Threadhead Story: Kate Gress

Threadhead Story: Kate Gress

Posted 2019 Feb
L Lauren Turley

There's this childhood memory I still hold on to of cold winter nights when my family had somewhere to be. My sister and I would bundle up, waddle out to the car and through our chattering teeth, we would immediately ask my dad when we would be warm again. His answer was always: by the time we passed McDonald's. Every time, without fail, before McDonald's was even in the rear view mirror, we were scream-singing along to Johnny Cash with no recollection of how miserable we had been two minutes earlier. 

I think of those nights every now and then when I drive past that McDonalds. Other times, the memory shows up when life gets particularly dark and cold; those moments when it becomes easy to wish there was still someone out there who could stamp a guaranteed end to the hurt, someone to hand me a tangible countdown outlining everything I have to endure before I break through and life warms up again. 

This past year was a compilation of a lot of those moments. It felt like someone blindfolded me and spun me around in a million circles, and when I got too disoriented to maintain a steady footing, my entire world came crashing down with me. I remember sitting in the rubble, slipping my blindfold off and looking around at the broken pieces of everything I had worked so hard to build. The things that I once thought would always serve as strongholds were nowhere to be found. I sat there wondering where to go next, longing for someone to come pick me up, brush me off and start shoveling a clear path in front of me, but a person with that job description never showed up. 

I tried to make sense of it all, to find a home for the crumbled pieces I held in my hands, but I quickly learned there were pieces missing - pieces I had lost altogether, pieces I had yet to find and, if we’re being honest, a few unhealthy pieces I needed to let go of. It was like trying to put together one of those thousand-piece jigsaw puzzles, but for some reason, the box didn't come with the puzzle, so I had no idea what the finished product was supposed to look like. And the last thing I wanted to do was revert back to the very thing that had gotten me into that mess and buried me in the first place: trying to force pieces to fit where they didn't belong. 

I didn't know what was next, but I knew I couldn't stay in the aftermath. So, I stood up. I shook the dust off, picked a direction and started walking. Literally walking. The legs that once buckled beneath me carried me five-hundred miles across the northern half of Spain (El Camino de Santiago) and as they did, I met people from all over the world. I met people with fresh perspectives on what I was going through, people eager to listen as I verbally untangled where I was at and people who walked alongside me and said: "I ache in similar ways, let's navigate this together." As the conversations and the miles passed, I found myself picking up new pieces to my puzzle, figuring out which ones to keep in my pockets and which ones I needed to leave behind.

When I got home, I kept walking, but with slightly more incline. In the months following my Spain trek, I found myself on top of nineteen of Colorado's tallest mountains. I felt like Forrest Gump, except hiking instead of running, and there were mountain goats. It was a summer filled with unmatched beauty, life lessons, growth and conversations with even more people who showed up at the very moment I needed them the most. It was exactly where I needed to be, but it was painful, too. The hiking world is filled with these things called "false summits," peaks that appear to be the summit from below. You climb and climb, believing with everything in you that the end is in sight. You begin counting down your steps and allowing yourself to prematurely embrace the rest and the views ahead until you take what is supposed to be the final step only to see a taller mountain off in the distance.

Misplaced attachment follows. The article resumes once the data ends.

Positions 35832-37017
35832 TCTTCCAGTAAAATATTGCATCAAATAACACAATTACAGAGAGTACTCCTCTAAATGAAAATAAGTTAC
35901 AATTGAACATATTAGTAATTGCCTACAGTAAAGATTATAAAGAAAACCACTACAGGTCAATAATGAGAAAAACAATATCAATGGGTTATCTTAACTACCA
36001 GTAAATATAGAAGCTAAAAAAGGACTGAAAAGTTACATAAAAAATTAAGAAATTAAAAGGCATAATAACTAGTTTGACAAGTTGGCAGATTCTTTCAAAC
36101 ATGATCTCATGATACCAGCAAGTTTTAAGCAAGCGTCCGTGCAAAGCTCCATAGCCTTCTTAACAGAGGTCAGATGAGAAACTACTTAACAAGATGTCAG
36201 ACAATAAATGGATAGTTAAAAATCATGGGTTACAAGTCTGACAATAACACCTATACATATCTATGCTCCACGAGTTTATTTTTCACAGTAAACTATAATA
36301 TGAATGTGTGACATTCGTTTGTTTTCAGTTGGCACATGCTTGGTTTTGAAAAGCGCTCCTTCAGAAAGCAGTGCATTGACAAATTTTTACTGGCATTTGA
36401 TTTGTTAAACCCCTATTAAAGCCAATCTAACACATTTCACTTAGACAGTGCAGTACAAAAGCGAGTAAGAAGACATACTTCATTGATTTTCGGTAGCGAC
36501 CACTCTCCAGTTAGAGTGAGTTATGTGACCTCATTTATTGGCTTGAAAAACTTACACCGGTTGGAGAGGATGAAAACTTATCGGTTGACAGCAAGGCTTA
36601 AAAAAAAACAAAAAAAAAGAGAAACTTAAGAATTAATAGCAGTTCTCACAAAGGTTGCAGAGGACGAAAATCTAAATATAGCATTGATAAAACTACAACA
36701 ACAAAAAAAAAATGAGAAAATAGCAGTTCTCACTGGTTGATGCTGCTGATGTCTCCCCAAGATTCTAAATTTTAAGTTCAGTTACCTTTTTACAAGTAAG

I think life feels like that a lot of the time, too. It can be so disheartening here.

But here’s what I’m embracing, lately - what I would say if I could travel back in time and put my arm around little Kate shivering in the back seat of that old minivan (or tomorrow Kate when she forgets what I'm about to say): 

Life is a process not a moment, it always will be, for as long as we're here. We don’t arrive, we become. We won't ever have all of the pieces to this puzzle and it was supposed to come without the box. 

Sometimes you will have to scrap entire sections you worked really hard to build or take a piece away from where you swore it was supposed to fit. Doing so might leave that spot feeling raw and empty for a long time, but please don’t force something when or where it doesn’t belong to fill it. 

Sometimes you won’t have a map to tell you if the mountain ahead of you is the one you think you're climbing, or if you’re even headed in the right direction.

Sometimes the car window gets stuck down and you stay cold until you arrive at the next destination. But you'll get there, I promise. Even if it isn't when or how or the path you would’ve chosen for yourself, you'll be warm again.

And if through it all you find yourself somewhere you weren’t meant to be, stand up, shake the dust off and pick a new direction. You have two legs and a story to tell a world eager to hear it. A world filled with people who want to cheer you on and things that will make you feel alive, again. 

Go find those people. Go chase those things. Everything else will fall into place.

Link to share

Use this link to share this article

M Mark
Feb 4, 2019

Such a great and inspiring story. Kate expresses how we all have felt, or still feel, at some point in our life.

M Mark
Feb 4, 2019

Such a great story. Kate’s words express how I think all of us have felt, or still feel, at some point in our life.